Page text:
I have always had a problem buying women’s underwear. They never do it in my size. OK, that’s an old gag, but seriously, like most men, the idea of shopping for lingerie for my partner fills me with dread.
I know I should be able to turn up with a neatly wrapped tissue bundle and a bottle of champagne, light some candles and be a south-London Casanova, but frankly, I fall down at the first hurdle.
So when my wife said she wanted some new underwear for her birthday, I had a big problem. You see, lingerie is just so alien to us (men). Panic sets in straight away when you’re confronted by racks of the stuff, most of which you just don’t understand.
In the past, I’ve tried to overcome my fear in the comparative anonymity of department stores, but even there you are so exposed - a lone male in a sea of flesh- and-white-colored dainty stuff - that you feel compelled to examine it so that the staff don’t think you’re just hanging around for cheap thrills.
After handling the goods, you have to buy something to prove you’re not a pervert, and I usually ended up with the same simple, sporty Calvin Kleins.
These were always gratefully received, but I knew I was expected to do better. So when my friend Ian told me that a friend of his worked in Agent Provocateur in Soho, and that he had scored many brownie points by showering his various girlfriends (he’s not married) with little flimsy bits from there, I asked for an introduction.
We met in a bar called The Player, a low-lit basement next to Agent Provocateur, which seemed appropriate as Ian informed me that “player” means “pimp” in street parlance (he really isn’t married). Agent Provocateur is run by Vivienne Westwood and Malcolm McLaren’s son, Joseph Corre, and its windows tend to be very Betty Page. A recent tableau featured two startlingly lifelike mannequins in blue and red lacey bras. One was bent over a shiny metal dustbin.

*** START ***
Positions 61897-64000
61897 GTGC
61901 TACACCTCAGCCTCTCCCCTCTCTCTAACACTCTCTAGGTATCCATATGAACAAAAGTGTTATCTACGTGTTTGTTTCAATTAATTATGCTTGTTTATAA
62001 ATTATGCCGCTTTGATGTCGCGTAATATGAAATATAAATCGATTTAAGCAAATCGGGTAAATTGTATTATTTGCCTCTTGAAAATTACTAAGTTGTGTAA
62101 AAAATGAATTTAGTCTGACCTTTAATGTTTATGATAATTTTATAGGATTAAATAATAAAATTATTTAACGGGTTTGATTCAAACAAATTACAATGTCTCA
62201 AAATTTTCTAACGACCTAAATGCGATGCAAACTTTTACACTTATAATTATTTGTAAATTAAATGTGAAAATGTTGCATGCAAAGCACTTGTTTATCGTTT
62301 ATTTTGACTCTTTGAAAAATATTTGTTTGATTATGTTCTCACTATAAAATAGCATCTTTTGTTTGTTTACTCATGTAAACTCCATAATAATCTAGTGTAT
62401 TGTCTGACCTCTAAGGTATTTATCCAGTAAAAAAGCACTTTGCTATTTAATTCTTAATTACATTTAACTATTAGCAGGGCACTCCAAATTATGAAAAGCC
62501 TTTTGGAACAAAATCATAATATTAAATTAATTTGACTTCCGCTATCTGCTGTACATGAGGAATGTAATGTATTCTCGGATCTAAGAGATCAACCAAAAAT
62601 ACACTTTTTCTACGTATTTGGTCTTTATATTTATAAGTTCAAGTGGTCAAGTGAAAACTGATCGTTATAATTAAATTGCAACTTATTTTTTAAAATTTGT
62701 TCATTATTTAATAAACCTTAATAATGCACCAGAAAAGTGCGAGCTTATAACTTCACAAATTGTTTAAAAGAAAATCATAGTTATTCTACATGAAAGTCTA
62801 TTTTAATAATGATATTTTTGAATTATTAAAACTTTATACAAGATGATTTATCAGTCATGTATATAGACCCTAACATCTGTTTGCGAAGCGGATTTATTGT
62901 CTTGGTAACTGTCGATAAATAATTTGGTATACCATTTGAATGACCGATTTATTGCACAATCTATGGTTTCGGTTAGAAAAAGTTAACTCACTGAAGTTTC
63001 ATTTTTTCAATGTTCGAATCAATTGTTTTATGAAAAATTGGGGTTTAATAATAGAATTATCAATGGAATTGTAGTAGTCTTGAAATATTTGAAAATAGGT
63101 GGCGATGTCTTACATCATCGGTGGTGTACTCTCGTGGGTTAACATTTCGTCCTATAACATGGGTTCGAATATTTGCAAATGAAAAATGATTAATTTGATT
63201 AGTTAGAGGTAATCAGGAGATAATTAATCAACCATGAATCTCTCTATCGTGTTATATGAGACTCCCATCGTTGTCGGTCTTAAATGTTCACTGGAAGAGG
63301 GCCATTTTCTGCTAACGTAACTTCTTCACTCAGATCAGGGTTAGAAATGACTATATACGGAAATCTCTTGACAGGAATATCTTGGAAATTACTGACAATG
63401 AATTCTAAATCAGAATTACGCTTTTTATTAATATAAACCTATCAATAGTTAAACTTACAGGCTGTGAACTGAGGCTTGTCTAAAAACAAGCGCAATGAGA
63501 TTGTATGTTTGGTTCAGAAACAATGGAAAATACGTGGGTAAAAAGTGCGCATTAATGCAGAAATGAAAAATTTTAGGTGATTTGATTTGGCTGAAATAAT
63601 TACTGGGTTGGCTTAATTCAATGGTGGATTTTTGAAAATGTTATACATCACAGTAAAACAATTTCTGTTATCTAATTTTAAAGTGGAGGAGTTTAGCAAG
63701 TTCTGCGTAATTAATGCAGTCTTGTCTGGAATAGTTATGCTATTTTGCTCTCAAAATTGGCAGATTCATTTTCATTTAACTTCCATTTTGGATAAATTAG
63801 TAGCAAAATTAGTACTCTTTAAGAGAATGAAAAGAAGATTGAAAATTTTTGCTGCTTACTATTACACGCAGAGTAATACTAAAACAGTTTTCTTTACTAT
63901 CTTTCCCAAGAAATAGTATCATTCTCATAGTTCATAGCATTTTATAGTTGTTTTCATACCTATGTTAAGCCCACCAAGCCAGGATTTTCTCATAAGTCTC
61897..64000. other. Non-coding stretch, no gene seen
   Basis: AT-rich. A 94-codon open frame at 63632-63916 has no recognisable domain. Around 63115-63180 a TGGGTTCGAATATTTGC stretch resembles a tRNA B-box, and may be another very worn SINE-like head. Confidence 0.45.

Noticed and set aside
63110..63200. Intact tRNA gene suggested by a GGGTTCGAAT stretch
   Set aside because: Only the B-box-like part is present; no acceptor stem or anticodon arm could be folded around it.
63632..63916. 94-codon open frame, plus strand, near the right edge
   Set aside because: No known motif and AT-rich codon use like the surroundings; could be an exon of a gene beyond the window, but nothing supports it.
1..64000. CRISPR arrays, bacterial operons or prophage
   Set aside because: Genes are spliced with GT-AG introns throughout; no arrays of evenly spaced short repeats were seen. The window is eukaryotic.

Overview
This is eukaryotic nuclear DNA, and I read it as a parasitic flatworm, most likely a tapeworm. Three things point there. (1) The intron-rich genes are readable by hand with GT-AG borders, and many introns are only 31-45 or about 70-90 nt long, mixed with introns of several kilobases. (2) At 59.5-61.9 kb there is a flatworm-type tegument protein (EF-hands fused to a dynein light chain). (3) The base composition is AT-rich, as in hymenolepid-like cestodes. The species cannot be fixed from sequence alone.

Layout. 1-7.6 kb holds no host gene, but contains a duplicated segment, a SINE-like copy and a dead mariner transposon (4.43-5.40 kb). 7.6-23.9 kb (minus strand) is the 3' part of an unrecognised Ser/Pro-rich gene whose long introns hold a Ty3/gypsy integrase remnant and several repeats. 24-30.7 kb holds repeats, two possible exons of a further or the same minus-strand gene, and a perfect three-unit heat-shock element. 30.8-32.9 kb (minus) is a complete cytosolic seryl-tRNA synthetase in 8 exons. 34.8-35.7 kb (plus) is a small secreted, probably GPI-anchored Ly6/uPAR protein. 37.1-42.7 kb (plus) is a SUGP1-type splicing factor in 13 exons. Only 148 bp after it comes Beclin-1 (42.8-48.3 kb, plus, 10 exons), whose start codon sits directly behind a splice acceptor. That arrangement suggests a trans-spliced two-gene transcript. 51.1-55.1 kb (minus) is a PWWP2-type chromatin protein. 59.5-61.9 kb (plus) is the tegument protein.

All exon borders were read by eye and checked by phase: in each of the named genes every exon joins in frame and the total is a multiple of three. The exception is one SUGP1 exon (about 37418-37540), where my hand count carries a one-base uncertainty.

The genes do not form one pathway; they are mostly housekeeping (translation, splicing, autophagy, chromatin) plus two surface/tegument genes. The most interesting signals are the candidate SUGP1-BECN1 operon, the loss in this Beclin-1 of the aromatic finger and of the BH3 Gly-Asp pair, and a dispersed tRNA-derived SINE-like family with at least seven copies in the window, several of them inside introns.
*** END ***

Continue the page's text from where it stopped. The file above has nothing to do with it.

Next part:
Inside, the heavily perfumed air, the velvet seats, the black PVC sofa and the red Chinese lanterns give the place the feel of a cartoon bordello. The sales assistants in their tight pink button-up mini-dresses look like kinky lab assistants, and the wares are appropriately, well, provocative.
Ian’s friend explained that the staff were trained in guiding the often embarrassed and bewildered lone males to the right choice. Apparently, we have a tendency to go for fancy red stuff, and needed to be reminded that we are not shopping exclusively for our own pleasure. It was worth considering what kind of signal we would send to a partner: would she mind the notion that you saw her as some sort of Soho seductress?
So the next day I marched confidently into the store. The staff were indeed help personified, but I confess, after about 10 minutes my courage deserted me and I left. I blamed Alfred Hitchcock.
If you’ve seen Vertigo, you will remember that James Stewart thinks Kim Novak is dead, and so can’t believe his luck when he meets a dead ringer for the icy blonde. Of course, it turns out to be her all along, but Jimmy doesn’t know this. The second half of the film has him indulging in sinister Pygmalion-like activities, molding the new Kim into the old. That idea of trying to groom a woman to please some weird ideal you may have of her has always struck me as kinky, but in a bad way. And what could be a more intimate example of playing Henry Higgins than giving your other half sexy smalls to dress up in?
But a birthday is a birthday. I rang Anna, a Polish lawyer I know. “What knickers are you wearing?”
“Who is this?”
“No, no, it’s me,” I said and told her my dilemma.
“Bodas,” she barked. I assumed this was some Polish expletive and started to apologize again, but she explained that it was the name of a lingerie label. “I think it was started by a female ex-banker. The stuff’s really good; the kind of thing women buy for themselves.”
Later in Bodas’ Notting Hill store, a minimal white and steel space with the items hanging neatly along one wall, I found a sheer bra and matching French knickers in black Jabouley Lace which were just the right side of sexy without being unimaginative.
Now all I needed was the champagne and candles.